Who gets the golden ticket? We all remember the deserving Charlie Bucket inside the chocolate factory of the eccentric chocolatier, Willy Wonka. In the end, Charlie gets the Chocolate Factory and the golden ticket.
This week’s Financial Times writer Tom Braithwaite reported a story: Caution urged on US bank foreclosure fines. The story focuses on how banks will be fined for failures that led to the foreclosure debacle. BUT…there is some sympathy and sugar coating happening. It seems regulators are pressing to avoid “dangerously large” penalties, according to one of the top officials participating in fractious settlement talks.
John Walsh, acting comptroller of the currency, told the Financial Times that he supported financial penalties for mortgage servicers, led by Bank of America and Wells Fargo, whose shoddy paperwork and improperly signed affidavits caused the repossession of delinquent borrowers’ homes to come to a grinding halt.
Here’s another BUT….
But the Office of the Comptroller of the Currency has differed with some state attorneys-general, the Federal Deposit Insurance Corporation and the new Consumer Financial Protection Bureau, which all want a more far-reaching settlement, with $20b in fines and at least some of the money used to reduce the debt owed by struggling homeowners.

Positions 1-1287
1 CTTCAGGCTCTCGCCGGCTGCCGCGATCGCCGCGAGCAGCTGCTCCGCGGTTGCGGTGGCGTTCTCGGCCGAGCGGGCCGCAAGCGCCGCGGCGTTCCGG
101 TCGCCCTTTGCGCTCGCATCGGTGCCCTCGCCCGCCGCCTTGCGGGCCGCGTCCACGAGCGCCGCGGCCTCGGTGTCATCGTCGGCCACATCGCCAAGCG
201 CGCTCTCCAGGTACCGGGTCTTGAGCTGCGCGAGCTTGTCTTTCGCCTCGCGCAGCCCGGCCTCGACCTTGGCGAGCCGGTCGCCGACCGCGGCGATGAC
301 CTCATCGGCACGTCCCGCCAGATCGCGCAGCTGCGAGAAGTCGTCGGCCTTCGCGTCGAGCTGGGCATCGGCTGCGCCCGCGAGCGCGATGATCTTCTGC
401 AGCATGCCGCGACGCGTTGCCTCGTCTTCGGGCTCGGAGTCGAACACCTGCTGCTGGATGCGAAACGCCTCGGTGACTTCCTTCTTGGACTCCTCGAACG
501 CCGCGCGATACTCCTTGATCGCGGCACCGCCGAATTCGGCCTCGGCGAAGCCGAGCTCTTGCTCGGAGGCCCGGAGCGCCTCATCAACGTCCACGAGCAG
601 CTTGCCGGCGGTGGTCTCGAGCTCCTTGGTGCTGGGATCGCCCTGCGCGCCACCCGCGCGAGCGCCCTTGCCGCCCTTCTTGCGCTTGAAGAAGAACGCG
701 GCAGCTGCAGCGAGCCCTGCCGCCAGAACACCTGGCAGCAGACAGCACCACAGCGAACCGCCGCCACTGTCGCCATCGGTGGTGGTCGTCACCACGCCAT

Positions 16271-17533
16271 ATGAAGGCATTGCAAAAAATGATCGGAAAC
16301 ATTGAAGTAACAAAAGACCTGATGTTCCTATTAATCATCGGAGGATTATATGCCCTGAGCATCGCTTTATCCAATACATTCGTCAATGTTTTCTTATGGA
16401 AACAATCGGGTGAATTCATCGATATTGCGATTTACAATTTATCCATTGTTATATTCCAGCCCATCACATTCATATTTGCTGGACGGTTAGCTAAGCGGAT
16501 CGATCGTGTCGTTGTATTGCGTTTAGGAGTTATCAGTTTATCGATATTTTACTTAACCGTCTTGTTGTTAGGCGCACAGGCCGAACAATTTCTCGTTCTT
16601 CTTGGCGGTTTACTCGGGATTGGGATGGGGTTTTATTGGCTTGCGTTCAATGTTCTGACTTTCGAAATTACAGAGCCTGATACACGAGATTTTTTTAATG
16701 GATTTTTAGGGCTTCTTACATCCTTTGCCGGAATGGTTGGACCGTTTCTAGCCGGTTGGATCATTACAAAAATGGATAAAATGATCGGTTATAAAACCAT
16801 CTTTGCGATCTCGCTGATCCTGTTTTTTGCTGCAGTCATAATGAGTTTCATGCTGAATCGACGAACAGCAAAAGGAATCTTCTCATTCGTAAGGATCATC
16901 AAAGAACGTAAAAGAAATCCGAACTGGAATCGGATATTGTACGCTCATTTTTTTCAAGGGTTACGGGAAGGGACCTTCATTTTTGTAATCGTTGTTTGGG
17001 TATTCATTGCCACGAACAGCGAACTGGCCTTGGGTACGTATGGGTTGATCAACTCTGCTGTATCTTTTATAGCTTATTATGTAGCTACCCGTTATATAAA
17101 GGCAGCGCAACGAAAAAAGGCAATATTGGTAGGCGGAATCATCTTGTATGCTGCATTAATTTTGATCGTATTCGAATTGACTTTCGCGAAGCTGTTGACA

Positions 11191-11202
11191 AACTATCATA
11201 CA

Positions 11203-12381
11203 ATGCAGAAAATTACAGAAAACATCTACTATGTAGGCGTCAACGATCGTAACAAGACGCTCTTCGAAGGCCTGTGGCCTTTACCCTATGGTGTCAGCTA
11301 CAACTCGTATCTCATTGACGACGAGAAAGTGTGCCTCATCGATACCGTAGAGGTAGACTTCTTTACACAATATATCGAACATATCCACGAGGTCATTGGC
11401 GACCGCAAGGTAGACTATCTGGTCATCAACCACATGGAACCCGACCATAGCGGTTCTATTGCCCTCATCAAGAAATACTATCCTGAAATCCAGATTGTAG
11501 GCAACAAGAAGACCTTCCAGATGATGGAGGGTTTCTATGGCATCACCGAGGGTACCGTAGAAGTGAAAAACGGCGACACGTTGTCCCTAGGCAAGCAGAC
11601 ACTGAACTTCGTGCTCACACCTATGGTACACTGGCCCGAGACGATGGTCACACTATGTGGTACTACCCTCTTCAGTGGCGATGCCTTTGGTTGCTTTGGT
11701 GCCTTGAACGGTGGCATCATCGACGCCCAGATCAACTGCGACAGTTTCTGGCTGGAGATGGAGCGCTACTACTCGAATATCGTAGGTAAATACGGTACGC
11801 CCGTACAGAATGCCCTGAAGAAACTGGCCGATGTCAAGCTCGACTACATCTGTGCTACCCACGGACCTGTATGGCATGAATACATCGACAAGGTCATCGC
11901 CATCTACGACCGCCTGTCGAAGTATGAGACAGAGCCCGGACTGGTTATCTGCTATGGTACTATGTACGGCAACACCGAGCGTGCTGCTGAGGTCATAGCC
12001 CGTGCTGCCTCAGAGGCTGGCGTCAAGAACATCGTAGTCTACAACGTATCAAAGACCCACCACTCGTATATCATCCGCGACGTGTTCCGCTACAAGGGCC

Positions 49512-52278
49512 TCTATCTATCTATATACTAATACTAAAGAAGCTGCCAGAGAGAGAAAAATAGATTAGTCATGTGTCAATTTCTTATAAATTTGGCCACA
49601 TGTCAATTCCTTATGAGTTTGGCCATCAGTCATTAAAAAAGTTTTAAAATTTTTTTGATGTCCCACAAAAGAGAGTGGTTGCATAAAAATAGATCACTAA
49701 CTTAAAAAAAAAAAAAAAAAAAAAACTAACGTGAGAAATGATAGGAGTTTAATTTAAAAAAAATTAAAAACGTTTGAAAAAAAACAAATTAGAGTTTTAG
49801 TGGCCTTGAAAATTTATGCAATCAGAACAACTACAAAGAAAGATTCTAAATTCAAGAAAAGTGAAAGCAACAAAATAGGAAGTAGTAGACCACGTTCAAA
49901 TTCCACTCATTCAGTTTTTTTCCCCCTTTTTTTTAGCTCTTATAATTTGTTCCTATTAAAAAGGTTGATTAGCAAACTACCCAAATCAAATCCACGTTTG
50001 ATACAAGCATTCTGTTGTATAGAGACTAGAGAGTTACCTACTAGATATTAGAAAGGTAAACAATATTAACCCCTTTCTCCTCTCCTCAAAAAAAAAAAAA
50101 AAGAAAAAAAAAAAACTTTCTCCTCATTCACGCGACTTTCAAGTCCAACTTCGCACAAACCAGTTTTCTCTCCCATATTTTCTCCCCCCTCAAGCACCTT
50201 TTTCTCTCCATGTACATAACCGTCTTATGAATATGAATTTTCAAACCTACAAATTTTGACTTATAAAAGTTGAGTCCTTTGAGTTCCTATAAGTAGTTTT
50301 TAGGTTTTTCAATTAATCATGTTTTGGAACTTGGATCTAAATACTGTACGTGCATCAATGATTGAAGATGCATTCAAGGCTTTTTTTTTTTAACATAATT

The fact is this: if the government goes too light on banks; it will be an invitation for banks to continue to skirt the law and continue to believe that they are not just too big to fail, but too big to be regulated or stopped.
In effect, it’s encouraging a kind of moral hazard that says to the banks:
“No problem, walk all over the tax payer, the home owner and the government and we will not do much to you other than slap your wrist.”
Such a signal will only ensure further misconduct in the future.
Ironically, it is the moral hazard argument that the Fed Reserve uses to discourage principal reduction for underwater homeowners. That argument goes that if we allow homeowners to get a principal reduction your neighbor will want one too.
How ironic that moral hazard is a concern for home owners behavior but not bank behavior?
But then again, who ever said there was not a double standard…Let’s never forget the golden rule… he who holds the gold rules!
From the trenches,